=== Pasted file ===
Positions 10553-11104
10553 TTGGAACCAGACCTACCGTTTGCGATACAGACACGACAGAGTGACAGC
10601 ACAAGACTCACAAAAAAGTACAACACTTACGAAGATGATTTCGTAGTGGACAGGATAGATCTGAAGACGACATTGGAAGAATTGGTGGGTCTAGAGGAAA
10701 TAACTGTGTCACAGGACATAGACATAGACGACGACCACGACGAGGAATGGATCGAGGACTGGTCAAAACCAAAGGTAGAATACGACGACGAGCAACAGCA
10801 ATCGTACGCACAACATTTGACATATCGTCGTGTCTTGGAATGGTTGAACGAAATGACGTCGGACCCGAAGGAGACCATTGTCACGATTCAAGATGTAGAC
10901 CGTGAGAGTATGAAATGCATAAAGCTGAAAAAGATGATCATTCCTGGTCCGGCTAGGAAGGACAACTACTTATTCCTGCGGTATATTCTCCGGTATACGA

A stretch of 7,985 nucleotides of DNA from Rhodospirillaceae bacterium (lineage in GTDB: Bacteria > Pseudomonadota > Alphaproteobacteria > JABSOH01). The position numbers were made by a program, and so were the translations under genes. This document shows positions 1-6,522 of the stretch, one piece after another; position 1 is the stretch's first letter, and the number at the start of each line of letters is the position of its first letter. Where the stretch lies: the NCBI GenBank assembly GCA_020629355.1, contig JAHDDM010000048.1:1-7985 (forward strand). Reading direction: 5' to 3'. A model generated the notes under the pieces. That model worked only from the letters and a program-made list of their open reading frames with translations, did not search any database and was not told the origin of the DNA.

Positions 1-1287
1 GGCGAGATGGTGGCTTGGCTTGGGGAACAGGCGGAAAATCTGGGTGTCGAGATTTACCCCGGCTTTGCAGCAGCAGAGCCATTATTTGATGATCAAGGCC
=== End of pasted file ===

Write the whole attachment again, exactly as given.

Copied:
Positions 10553-11104
10553 TTGGAACCAGACCTACCGTTTGCGATACAGACACGACAGAGTGACAGC
10601 ACAAGACTCACAAAAAAGTACAACACTTACGAAGATGATTTCGTAGTGGACAGGATAGATCTGAAGACGACATTGGAAGAATTGGTGGGTCTAGAGGAAA
10701 TAACTGTGTCACAGGACATAGACATAGACGACGACCACGACGAGGAATGGATCGAGGACTGGTCAAAACCAAAGGTAGAATACGACGACGAGCAACAGCA
10801 ATCGTACGCACAACATTTGACATATCGTCGTGTCTTGGAATGGTTGAACGAAATGACGTCGGACCCGAAGGAGACCATTGTCACGATTCAAGATGTAGAC
10901 CGTGAGAGTATGAAATGCATAAAGCTGAAAAAGATGATCATTCCTGGTCCGGCTAGGAAGGACAACTACTTATTCCTGCGGTATATTCTCCGGTATACGA

A stretch of 7,985 nucleotides of DNA from Rhodospirillaceae bacterium (lineage in GTDB: Bacteria > Pseudomonadota > Alphaproteobacteria > JABSOH01). The position numbers were made by a program, and so were the translations under genes. This document shows positions 1-6,522 of the stretch, one piece after another; position 1 is the stretch's first letter, and the number at the start of each line of letters is the position of its first letter. Where the stretch lies: the NCBI GenBank assembly GCA_020629355.1, contig JAHDDM010000048.1:1-7985 (forward strand). Reading direction: 5' to 3'. A model generated the notes under the pieces. That model worked only from the letters and a program-made list of their open reading frames with translations, did not search any database and was not told the origin of the DNA.

Positions 1-1287
1 GGCGAGATGGTGGCTTGGCTTGGGGAACAGGCGGAAAATCTGGGTGTCGAGATTTACCCCGGCTTTGCAGCAGCAGAGCCATTATTTGATGATCAAGGCC